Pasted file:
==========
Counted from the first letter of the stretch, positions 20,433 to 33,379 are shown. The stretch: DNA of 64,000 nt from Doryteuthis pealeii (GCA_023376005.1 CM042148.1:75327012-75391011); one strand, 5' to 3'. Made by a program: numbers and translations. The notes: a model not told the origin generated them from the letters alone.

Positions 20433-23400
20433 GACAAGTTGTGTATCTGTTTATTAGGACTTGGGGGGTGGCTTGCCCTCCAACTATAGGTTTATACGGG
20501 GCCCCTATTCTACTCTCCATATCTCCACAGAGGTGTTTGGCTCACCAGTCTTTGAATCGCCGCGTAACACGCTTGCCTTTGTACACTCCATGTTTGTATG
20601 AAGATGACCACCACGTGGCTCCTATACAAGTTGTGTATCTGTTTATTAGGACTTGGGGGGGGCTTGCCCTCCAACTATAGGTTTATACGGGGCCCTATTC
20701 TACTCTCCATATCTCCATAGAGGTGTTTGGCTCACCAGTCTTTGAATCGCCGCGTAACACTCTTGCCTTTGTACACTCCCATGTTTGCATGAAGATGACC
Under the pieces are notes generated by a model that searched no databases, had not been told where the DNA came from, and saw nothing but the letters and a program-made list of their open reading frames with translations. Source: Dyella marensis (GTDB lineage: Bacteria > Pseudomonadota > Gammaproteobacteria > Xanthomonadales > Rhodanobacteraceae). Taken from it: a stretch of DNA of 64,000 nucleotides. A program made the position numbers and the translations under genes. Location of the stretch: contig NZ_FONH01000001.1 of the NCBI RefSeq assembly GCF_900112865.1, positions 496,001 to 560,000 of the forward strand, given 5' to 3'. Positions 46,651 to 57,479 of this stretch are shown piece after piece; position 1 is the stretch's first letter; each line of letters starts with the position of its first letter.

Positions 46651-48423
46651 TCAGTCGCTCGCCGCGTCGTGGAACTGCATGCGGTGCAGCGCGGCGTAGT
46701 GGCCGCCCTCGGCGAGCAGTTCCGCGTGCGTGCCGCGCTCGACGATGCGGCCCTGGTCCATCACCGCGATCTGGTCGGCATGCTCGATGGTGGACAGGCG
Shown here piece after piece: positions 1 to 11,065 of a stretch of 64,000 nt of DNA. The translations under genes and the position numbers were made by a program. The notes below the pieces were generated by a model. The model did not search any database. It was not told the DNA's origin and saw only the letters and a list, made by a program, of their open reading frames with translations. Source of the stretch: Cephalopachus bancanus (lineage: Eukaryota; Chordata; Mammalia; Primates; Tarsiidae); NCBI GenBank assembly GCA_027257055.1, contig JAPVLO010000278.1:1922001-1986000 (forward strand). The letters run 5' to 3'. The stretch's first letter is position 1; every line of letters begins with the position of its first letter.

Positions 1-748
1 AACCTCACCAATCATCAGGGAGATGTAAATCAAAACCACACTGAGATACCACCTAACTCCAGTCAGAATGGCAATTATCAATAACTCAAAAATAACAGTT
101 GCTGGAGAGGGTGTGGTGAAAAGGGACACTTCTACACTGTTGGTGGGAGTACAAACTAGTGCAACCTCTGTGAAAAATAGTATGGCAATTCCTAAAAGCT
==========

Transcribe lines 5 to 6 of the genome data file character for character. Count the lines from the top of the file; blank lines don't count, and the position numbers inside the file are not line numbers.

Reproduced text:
20601 AAGATGACCACCACGTGGCTCCTATACAAGTTGTGTATCTGTTTATTAGGACTTGGGGGGGGCTTGCCCTCCAACTATAGGTTTATACGGGGCCCTATTC
20701 TACTCTCCATATCTCCATAGAGGTGTTTGGCTCACCAGTCTTTGAATCGCCGCGTAACACTCTTGCCTTTGTACACTCCCATGTTTGCATGAAGATGACC